Deep Future: The Next 100,000 Years of Life on Earth by Curt Stager
A Kirkus Reviews Best Nonfiction of 2011 title
A bold, far-reaching look at how our actions will decide the planet's future for millennia to come.
Imagine a planet where North American and Eurasian navies are squaring off over shipping lanes through an acidified, ice-free Arctic. Centuries later, their northern descendants retreat southward as the recovering sea freezes over again. And later still, future nations plan how to avert an approaching Ice Age... by burning what remains of our fossil fuels.
These are just a few of the events that are likely to befall Earth and human civilization in the next 100,000 years. And it will be the choices we make in this century that will affect that future more than those of any previous generation. We are living at the dawn of the Age of Humans; the only question is how long that age will last.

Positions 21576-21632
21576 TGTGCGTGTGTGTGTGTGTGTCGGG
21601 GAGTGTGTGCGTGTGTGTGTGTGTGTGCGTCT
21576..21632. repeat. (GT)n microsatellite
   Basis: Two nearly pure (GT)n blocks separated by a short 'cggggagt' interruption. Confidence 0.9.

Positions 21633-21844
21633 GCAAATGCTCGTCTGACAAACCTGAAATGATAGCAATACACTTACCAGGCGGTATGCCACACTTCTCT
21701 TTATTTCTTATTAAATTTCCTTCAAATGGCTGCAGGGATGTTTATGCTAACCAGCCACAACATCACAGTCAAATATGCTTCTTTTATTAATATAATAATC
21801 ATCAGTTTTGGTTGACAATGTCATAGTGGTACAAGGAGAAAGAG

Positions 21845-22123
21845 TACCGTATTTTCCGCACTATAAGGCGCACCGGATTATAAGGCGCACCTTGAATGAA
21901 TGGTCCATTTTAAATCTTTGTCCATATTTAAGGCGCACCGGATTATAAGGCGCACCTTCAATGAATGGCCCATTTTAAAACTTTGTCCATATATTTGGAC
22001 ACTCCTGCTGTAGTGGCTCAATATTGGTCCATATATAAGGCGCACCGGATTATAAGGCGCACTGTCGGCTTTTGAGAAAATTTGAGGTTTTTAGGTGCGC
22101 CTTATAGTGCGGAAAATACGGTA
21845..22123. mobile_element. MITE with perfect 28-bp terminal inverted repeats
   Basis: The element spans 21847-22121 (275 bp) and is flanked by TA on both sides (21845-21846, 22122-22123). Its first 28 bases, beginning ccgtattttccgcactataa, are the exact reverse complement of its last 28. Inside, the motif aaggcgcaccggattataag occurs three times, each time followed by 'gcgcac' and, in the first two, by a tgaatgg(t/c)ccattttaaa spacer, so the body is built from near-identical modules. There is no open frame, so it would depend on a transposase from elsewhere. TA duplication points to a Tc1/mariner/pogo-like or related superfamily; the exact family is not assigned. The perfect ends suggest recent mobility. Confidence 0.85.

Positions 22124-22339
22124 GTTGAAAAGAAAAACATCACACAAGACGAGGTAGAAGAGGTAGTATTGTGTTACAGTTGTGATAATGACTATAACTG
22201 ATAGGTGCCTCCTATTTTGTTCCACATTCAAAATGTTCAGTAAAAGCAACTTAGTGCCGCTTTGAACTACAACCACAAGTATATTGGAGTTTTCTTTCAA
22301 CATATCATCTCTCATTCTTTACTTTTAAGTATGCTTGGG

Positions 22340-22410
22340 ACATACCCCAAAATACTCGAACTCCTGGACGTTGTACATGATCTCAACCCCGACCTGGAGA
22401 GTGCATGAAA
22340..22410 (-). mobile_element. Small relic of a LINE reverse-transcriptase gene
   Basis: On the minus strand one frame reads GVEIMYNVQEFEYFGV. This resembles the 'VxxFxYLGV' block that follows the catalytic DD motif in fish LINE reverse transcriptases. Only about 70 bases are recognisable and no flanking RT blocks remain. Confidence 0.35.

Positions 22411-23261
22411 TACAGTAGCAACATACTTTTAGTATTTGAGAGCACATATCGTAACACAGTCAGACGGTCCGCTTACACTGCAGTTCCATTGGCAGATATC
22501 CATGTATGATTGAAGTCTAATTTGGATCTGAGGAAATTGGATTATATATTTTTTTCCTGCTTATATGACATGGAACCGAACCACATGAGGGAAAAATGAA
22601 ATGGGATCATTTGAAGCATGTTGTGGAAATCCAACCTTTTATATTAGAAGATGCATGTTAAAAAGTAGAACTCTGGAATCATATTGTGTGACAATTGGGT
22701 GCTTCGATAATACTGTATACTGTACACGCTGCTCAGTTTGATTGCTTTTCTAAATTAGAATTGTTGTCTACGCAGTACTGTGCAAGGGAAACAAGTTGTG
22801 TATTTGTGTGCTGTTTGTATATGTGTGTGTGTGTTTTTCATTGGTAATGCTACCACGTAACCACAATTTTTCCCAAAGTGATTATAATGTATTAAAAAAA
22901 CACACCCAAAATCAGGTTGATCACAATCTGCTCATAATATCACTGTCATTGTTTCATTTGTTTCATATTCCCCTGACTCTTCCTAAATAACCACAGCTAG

Few of us have yet asked, "What happens after global warming?" Drawing upon the latest, groundbreaking works of a handful of climate visionaries, Deep Future helps us look beyond 2100 a.d. to the next hundred millennia of life on Earth.
CURT STAGER is an ecologist, paleoclimatologist, and science writer with a Ph.D. in biology and geology from Duke University. He has published more than three dozen climate- and ecology-related articles in major journals including Science and Quaternary Research, and has written for popular audiences in periodicals such as National Geographic. He teaches at Paul Smith's College in the Adirondack Mountains of upstate New York and holds a research associate post at the University of Maine's Climate Change Institute, where he investigates the long-term history of climate in Africa, South America, and the polar regions.